The Independent Voice of Southern Methodist University Since 1915

The Daily Campus

The Daily Campus

The Independent Voice of Southern Methodist University Since 1915

The Daily Campus

The Independent Voice of Southern Methodist University Since 1915

The Daily Campus


Raise your glass to ‘Drinking Buddies’

Film Review Drinking Buddies
Anna Kendrick, left, and Ron Livingston in “Drinking Buddies.” (Courtesy of Magnolia Pictures)” height=”172

“Drinking Buddies” log line is perhaps the easiest sell to fans of fancy drafts, like me: two charismatic, pretty good looking people build a relationship around craft beer.

Simple enough, right?


Just like the lede states, “Drinking Buddies” isn’t trying to fool you with its title, at its core, it’s just a story about two friends and the beverage that brings them together.
Joe Swanberg wrote and directed the feature that stars an A-list cast including Anna Kendrick, Jason Sudeikis and Olivia Wilde. Swanberg (who actually has more acting credits to his name as opposed to writing and directing) crafted a clever script that achieves a level of certain casualness that one would expect from a movie about drinking, but also carries a fair amount of tension that begs the romantic question, “Will they or won’t they?”

At the center of the on-screen romance is Olivia Wilde’s Kate.
Kate kind-of-sort-of has a thing for co-worker and friend Luke (Jake Johnson). Problem is, Luke is engaged to Jill, an easy going girl who’s hard not to love.
Of course, considering it’s Anna Kendrick who plays Jill, it’s hard not to fall in love
with her.

I say “kind-of-sort-of” simply because that’s how Swanberg tells his story; there isn’t a pressing romance needing to happen to make the movie’s plot work, Kate and Luke’s chemistry is so easy going and Jill is so likeable, it’s easy for the audience to want Luke to be with both Kate and Jill.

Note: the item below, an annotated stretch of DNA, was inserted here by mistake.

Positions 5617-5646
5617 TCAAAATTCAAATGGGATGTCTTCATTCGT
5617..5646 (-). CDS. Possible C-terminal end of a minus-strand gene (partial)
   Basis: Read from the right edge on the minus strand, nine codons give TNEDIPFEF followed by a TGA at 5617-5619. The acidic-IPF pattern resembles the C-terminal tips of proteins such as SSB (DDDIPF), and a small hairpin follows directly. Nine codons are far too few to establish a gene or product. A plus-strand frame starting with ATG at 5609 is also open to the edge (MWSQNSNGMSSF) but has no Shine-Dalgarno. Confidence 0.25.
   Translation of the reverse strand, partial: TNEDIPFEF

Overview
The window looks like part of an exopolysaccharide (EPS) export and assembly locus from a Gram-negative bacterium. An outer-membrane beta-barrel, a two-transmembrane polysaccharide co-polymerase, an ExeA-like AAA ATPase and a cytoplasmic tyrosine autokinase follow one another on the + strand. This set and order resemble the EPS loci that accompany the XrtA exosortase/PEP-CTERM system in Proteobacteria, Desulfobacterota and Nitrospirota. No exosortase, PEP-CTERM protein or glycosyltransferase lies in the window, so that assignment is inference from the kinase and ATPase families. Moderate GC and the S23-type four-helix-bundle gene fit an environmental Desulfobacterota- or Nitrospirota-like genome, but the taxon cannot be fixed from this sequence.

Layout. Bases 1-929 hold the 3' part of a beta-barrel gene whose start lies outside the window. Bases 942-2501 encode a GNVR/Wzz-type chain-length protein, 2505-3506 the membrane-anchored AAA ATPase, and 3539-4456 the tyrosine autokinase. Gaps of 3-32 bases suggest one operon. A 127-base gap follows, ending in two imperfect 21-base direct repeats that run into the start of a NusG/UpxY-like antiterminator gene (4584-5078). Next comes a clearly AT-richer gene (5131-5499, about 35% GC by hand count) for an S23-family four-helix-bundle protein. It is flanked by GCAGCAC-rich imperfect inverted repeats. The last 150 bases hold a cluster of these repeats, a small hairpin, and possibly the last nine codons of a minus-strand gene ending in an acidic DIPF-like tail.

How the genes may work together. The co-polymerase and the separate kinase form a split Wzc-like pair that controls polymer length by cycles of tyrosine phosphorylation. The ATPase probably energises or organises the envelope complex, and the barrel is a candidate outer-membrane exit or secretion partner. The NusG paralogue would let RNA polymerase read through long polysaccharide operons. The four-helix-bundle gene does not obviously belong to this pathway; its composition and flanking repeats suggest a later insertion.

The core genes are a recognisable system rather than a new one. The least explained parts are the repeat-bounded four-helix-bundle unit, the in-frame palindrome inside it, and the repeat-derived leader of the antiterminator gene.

However, this is Hollywood after all, and Luke ultimately has to choose between the two.

Sure, Swanberg’s script is slick and crafted in a way that is charmingly casual but the triple threat’s real talent shines in his direction.

Swanberg’s eye for composition and story pacing are scary good.

Olivia Wilde may not be the best female lead for the role, but the under-utilized actress shows signs of strong comedic timing and her lone scene with Jason Sudeikis’ Gene Dentler is pretty memorable. However, Kendrick’s natural comedic talent easily steals a fair share of scenes.

Considering that the craft beer world only accounts for close to 3 percent of all domestic beer production, the movie’s target audience is microbially small.

But “Drinking Buddies” is so likeable, even the most dry of towns can get
behind it.

I’ll cheers to that.

“Drinking Buddies” opens at three area theaters today: the Magnolia, Studio Movie Grill Spring Valley and Texas Theatre.


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